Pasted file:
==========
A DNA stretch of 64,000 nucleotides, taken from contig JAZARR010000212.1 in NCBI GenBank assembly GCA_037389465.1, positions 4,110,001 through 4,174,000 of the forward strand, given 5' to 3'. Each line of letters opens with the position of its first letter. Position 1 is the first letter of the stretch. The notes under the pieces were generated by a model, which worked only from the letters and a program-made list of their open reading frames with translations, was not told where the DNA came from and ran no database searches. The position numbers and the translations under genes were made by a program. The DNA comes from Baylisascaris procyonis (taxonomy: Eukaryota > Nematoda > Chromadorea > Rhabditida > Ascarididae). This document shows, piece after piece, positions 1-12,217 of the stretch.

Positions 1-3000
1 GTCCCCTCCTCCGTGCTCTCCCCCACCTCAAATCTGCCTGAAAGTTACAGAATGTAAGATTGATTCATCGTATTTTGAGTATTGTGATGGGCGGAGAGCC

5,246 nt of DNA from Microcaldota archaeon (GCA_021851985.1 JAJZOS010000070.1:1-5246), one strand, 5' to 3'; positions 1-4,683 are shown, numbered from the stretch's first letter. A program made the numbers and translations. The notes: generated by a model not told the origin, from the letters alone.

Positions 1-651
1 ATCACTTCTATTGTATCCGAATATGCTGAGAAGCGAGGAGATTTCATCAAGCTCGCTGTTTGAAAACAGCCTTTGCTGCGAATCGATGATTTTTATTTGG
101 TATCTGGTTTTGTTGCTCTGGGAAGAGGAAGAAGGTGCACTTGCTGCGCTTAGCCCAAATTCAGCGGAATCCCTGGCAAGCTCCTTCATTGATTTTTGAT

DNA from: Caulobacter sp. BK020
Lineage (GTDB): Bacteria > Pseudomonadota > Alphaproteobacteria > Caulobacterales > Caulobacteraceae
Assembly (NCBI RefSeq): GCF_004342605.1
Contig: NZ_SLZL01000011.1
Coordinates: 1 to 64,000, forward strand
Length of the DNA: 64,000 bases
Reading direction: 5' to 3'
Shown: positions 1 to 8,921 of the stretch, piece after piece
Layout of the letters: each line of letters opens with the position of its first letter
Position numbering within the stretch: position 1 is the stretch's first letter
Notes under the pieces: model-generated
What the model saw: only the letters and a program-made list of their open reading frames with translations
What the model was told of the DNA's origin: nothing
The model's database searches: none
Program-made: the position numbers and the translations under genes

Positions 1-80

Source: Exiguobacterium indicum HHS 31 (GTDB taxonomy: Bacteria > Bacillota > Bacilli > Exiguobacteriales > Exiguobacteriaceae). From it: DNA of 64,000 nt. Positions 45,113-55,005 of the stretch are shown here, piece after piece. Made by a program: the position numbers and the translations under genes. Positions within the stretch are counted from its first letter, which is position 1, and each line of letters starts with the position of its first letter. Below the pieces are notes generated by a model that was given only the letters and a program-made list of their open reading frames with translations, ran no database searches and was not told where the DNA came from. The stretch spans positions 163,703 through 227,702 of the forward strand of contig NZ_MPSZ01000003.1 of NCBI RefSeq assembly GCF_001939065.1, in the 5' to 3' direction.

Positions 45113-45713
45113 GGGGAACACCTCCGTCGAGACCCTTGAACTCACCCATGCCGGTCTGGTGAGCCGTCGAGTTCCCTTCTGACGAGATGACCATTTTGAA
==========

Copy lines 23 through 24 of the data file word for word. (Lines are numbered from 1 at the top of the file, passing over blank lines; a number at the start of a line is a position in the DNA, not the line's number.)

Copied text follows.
Positions 1-80

Source: Exiguobacterium indicum HHS 31 (GTDB taxonomy: Bacteria > Bacillota > Bacilli > Exiguobacteriales > Exiguobacteriaceae). From it: DNA of 64,000 nt. Positions 45,113-55,005 of the stretch are shown here, piece after piece. Made by a program: the position numbers and the translations under genes. Positions within the stretch are counted from its first letter, which is position 1, and each line of letters starts with the position of its first letter. Below the pieces are notes generated by a model that was given only the letters and a program-made list of their open reading frames with translations, ran no database searches and was not told where the DNA came from. The stretch spans positions 163,703 through 227,702 of the forward strand of contig NZ_MPSZ01000003.1 of NCBI RefSeq assembly GCF_001939065.1, in the 5' to 3' direction.